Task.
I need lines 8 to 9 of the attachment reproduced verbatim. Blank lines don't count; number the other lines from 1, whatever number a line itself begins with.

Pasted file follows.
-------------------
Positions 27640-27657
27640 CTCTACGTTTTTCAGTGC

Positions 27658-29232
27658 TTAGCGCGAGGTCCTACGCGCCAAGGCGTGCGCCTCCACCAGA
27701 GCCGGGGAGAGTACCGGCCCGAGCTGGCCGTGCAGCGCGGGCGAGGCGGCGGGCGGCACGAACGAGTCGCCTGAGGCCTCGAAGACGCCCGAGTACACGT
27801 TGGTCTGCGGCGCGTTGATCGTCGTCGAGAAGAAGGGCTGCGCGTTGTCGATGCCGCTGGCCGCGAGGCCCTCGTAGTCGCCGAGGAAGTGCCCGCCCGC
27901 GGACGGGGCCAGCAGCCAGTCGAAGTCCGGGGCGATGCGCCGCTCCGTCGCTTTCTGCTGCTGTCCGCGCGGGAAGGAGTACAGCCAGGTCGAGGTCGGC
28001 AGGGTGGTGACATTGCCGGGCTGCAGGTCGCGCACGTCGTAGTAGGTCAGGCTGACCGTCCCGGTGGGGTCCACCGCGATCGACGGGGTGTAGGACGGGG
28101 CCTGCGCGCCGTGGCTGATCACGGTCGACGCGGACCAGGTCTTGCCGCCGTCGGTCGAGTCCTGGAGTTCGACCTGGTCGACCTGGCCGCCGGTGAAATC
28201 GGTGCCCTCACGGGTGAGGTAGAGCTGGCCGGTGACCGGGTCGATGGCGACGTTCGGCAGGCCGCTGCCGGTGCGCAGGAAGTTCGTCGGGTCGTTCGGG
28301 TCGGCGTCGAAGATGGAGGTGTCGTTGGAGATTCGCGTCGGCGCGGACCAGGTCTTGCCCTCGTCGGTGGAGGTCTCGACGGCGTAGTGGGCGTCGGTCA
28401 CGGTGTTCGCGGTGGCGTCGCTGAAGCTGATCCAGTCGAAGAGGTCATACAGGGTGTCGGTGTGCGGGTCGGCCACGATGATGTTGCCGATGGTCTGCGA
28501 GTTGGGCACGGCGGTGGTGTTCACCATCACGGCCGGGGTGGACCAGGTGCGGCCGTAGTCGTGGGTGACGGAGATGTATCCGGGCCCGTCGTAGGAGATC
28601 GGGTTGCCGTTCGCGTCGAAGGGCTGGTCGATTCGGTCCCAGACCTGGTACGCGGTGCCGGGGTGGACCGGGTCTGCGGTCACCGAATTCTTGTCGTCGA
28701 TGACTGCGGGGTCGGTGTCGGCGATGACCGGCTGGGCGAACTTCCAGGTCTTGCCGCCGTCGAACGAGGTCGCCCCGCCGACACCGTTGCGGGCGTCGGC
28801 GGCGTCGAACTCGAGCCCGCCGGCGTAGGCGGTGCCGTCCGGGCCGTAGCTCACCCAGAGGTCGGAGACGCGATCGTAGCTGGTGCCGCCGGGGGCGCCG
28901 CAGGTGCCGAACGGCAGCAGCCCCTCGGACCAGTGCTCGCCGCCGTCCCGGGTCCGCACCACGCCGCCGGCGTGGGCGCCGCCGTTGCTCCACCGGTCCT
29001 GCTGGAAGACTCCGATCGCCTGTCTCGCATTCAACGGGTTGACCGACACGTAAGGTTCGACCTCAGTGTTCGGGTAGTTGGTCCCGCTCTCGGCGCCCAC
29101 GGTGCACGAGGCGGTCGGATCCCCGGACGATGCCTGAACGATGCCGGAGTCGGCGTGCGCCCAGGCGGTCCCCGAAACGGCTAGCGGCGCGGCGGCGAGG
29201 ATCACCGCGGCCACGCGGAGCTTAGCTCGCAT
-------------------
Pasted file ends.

28001 AGGGTGGTGACATTGCCGGGCTGCAGGTCGCGCACGTCGTAGTAGGTCAGGCTGACCGTCCCGGTGGGGTCCACCGCGATCGACGGGGTGTAGGACGGGG
28101 CCTGCGCGCCGTGGCTGATCACGGTCGACGCGGACCAGGTCTTGCCGCCGTCGGTCGAGTCCTGGAGTTCGACCTGGTCGACCTGGCCGCCGGTGAAATC